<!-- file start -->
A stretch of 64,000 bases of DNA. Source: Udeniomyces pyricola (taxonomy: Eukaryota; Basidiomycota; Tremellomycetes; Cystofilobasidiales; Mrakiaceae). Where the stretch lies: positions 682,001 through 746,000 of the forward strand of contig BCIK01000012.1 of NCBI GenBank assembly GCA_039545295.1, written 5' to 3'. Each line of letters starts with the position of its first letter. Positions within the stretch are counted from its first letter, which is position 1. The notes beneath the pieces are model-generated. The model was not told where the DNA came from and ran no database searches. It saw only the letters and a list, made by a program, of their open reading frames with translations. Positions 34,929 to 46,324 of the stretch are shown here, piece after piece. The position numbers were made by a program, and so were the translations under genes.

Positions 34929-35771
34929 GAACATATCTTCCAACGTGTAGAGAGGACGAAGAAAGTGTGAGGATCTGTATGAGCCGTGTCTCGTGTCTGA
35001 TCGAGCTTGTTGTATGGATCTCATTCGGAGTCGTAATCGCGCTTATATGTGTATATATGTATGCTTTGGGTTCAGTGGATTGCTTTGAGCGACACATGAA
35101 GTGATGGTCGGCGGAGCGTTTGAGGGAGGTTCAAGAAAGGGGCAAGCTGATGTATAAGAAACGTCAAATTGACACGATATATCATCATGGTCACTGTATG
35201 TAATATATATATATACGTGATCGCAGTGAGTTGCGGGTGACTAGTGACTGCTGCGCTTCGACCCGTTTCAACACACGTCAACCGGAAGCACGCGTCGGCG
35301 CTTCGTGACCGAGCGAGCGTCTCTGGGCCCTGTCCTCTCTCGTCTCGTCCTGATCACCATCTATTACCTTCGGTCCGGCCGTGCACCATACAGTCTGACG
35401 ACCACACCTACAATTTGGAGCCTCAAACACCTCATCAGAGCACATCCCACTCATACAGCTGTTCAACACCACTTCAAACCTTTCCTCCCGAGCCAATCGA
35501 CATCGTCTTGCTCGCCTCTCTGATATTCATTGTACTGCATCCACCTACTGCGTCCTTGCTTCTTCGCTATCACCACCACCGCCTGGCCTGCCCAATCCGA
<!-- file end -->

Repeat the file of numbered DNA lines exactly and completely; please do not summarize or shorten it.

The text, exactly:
A stretch of 64,000 bases of DNA. Source: Udeniomyces pyricola (taxonomy: Eukaryota; Basidiomycota; Tremellomycetes; Cystofilobasidiales; Mrakiaceae). Where the stretch lies: positions 682,001 through 746,000 of the forward strand of contig BCIK01000012.1 of NCBI GenBank assembly GCA_039545295.1, written 5' to 3'. Each line of letters starts with the position of its first letter. Positions within the stretch are counted from its first letter, which is position 1. The notes beneath the pieces are model-generated. The model was not told where the DNA came from and ran no database searches. It saw only the letters and a list, made by a program, of their open reading frames with translations. Positions 34,929 to 46,324 of the stretch are shown here, piece after piece. The position numbers were made by a program, and so were the translations under genes.

Positions 34929-35771
34929 GAACATATCTTCCAACGTGTAGAGAGGACGAAGAAAGTGTGAGGATCTGTATGAGCCGTGTCTCGTGTCTGA
35001 TCGAGCTTGTTGTATGGATCTCATTCGGAGTCGTAATCGCGCTTATATGTGTATATATGTATGCTTTGGGTTCAGTGGATTGCTTTGAGCGACACATGAA
35101 GTGATGGTCGGCGGAGCGTTTGAGGGAGGTTCAAGAAAGGGGCAAGCTGATGTATAAGAAACGTCAAATTGACACGATATATCATCATGGTCACTGTATG
35201 TAATATATATATATACGTGATCGCAGTGAGTTGCGGGTGACTAGTGACTGCTGCGCTTCGACCCGTTTCAACACACGTCAACCGGAAGCACGCGTCGGCG
35301 CTTCGTGACCGAGCGAGCGTCTCTGGGCCCTGTCCTCTCTCGTCTCGTCCTGATCACCATCTATTACCTTCGGTCCGGCCGTGCACCATACAGTCTGACG
35401 ACCACACCTACAATTTGGAGCCTCAAACACCTCATCAGAGCACATCCCACTCATACAGCTGTTCAACACCACTTCAAACCTTTCCTCCCGAGCCAATCGA
35501 CATCGTCTTGCTCGCCTCTCTGATATTCATTGTACTGCATCCACCTACTGCGTCCTTGCTTCTTCGCTATCACCACCACCGCCTGGCCTGCCCAATCCGA